Browns refute Brooks' permission claim
Gordon Brown has rejected Rebekah Brooks' claim that he gave permission for the Sun to publish a story revealing his son had cystic fibrosis.
In a statement Mr Brown and his wife Sarah said: "The idea that we would have volunteered our permission or were happy that a story about our son's health was about to enter the public domain is untrue.
"We remain concerned that there is no satisfactory explanation of how private medical information, known to very few people, got into the hands of The Sun and the possible payments involved."
Giving evidence to the Leveson Inquiry today, the former News International chief executive said: “If the Browns had asked me not to have run it, I wouldn’t have done”.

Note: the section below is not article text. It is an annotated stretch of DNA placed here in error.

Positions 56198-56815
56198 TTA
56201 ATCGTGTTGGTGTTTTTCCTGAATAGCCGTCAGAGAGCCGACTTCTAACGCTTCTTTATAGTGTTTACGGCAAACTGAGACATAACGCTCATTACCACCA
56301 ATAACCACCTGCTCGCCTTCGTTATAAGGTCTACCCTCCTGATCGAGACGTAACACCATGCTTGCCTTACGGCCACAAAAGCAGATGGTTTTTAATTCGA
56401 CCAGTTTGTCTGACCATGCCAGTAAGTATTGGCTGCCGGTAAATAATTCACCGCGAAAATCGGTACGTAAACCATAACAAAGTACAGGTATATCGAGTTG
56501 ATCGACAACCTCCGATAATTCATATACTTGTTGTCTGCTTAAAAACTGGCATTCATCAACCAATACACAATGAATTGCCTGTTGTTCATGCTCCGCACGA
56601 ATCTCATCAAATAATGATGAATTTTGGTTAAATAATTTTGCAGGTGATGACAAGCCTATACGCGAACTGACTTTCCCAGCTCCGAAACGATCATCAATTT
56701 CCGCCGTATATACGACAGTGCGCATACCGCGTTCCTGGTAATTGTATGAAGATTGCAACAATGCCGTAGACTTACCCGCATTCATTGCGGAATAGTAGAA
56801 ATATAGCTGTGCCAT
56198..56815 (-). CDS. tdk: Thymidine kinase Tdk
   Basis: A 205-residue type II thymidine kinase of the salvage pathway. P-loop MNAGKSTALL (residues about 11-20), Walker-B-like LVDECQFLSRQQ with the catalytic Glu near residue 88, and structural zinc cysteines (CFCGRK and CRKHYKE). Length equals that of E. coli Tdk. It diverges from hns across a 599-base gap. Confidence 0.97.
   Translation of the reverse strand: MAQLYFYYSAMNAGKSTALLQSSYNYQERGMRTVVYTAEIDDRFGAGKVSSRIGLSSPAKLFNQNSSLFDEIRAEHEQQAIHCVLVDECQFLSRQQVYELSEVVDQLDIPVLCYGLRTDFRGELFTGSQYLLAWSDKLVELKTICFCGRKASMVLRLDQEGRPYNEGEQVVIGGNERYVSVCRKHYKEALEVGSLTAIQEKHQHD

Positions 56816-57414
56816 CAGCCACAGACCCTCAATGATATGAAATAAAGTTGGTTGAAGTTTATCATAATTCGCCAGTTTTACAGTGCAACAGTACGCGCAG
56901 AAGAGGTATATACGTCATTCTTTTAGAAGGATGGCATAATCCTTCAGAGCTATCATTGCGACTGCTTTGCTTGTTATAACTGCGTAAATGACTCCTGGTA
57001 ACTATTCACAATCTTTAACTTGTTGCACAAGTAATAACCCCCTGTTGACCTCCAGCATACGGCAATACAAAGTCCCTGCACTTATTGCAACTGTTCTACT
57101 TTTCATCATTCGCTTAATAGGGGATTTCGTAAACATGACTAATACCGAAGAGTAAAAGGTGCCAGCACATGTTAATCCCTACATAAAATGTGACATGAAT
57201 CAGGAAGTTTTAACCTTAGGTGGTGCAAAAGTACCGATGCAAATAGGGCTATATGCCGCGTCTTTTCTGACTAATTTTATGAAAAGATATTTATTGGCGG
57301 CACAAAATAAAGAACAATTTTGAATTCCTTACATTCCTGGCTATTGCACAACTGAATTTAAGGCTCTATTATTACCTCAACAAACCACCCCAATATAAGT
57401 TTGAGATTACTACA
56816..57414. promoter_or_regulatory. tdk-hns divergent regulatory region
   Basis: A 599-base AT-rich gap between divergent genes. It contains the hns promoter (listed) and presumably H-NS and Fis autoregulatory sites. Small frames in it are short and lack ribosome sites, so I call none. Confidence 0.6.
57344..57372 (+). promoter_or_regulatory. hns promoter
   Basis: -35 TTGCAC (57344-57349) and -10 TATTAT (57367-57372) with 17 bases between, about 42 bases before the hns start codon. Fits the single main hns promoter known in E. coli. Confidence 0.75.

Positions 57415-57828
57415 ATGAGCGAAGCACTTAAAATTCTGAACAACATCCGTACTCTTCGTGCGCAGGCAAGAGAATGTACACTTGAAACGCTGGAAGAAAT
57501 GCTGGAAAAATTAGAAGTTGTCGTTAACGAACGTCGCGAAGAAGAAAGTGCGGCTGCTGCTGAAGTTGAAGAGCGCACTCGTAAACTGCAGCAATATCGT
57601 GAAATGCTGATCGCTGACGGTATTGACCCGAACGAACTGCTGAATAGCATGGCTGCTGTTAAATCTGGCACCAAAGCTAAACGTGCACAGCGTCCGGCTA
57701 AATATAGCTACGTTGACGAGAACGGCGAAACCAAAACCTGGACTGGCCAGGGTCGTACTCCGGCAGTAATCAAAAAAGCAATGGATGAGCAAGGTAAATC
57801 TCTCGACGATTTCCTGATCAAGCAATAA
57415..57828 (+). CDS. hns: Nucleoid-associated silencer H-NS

She criticised the former Prime Minister's assertion in 2011 that the story had been obtained by phone hacking, and claimed he had not raised these objections when the story was published in 2006.
Ms Brooks also used her appearance to deny allegations that the Sun, where she used to be editor, had threatened the Government with negative publicity if it did not back certain campaigns.
Her relationship with David Cameron also came under scrutiny in her testimony, when it was revealed that Mr Cameron commiserated her when she resigned from News International after the phone hacking scandal, and that the Prime Minister sometimes ended texts to her with “LOL”.
Catch up with all the action from today's session by reviewing our liveblog here.